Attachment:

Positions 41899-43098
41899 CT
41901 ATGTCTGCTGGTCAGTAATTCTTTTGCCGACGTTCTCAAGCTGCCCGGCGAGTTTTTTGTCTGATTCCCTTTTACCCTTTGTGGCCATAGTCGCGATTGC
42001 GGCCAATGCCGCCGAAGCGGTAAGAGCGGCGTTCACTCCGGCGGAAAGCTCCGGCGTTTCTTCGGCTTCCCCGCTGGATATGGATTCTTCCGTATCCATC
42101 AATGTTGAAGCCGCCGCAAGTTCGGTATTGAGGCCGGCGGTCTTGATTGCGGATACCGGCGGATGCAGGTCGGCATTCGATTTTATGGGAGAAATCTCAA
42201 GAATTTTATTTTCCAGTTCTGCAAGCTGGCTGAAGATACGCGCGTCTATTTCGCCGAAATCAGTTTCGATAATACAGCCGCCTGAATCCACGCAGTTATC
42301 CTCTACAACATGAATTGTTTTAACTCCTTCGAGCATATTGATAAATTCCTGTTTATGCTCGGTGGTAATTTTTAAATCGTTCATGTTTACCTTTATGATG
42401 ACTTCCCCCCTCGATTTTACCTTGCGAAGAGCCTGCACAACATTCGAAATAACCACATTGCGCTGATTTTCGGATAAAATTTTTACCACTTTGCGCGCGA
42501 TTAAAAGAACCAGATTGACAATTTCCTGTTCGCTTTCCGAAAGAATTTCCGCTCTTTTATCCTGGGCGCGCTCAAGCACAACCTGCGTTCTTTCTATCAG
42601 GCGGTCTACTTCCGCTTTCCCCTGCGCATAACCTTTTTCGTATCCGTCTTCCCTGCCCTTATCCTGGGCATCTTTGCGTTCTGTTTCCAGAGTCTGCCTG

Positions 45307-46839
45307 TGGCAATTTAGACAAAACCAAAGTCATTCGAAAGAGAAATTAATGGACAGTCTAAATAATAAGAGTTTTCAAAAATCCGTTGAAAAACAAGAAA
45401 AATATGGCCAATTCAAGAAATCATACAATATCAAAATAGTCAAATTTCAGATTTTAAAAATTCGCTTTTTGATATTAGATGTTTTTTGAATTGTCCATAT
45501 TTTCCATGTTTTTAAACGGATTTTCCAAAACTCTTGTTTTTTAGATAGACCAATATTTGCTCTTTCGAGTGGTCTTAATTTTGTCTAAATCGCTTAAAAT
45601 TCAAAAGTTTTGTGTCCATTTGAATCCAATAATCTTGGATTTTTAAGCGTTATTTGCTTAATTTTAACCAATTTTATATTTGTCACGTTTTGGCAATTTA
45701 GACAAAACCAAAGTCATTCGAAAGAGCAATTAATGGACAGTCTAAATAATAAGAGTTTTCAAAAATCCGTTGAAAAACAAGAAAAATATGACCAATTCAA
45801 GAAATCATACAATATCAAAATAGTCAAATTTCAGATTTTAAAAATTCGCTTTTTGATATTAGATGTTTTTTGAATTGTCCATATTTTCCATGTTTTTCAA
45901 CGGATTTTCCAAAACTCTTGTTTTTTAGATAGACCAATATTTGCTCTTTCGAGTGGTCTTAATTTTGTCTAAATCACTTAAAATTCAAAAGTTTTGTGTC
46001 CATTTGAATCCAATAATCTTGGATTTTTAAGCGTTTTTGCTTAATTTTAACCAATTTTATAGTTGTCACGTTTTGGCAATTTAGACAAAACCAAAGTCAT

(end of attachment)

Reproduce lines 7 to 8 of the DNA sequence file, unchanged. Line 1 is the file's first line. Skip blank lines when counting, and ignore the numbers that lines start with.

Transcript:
42301 CTCTACAACATGAATTGTTTTAACTCCTTCGAGCATATTGATAAATTCCTGTTTATGCTCGGTGGTAATTTTTAAATCGTTCATGTTTACCTTTATGATG
42401 ACTTCCCCCCTCGATTTTACCTTGCGAAGAGCCTGCACAACATTCGAAATAACCACATTGCGCTGATTTTCGGATAAAATTTTTACCACTTTGCGCGCGA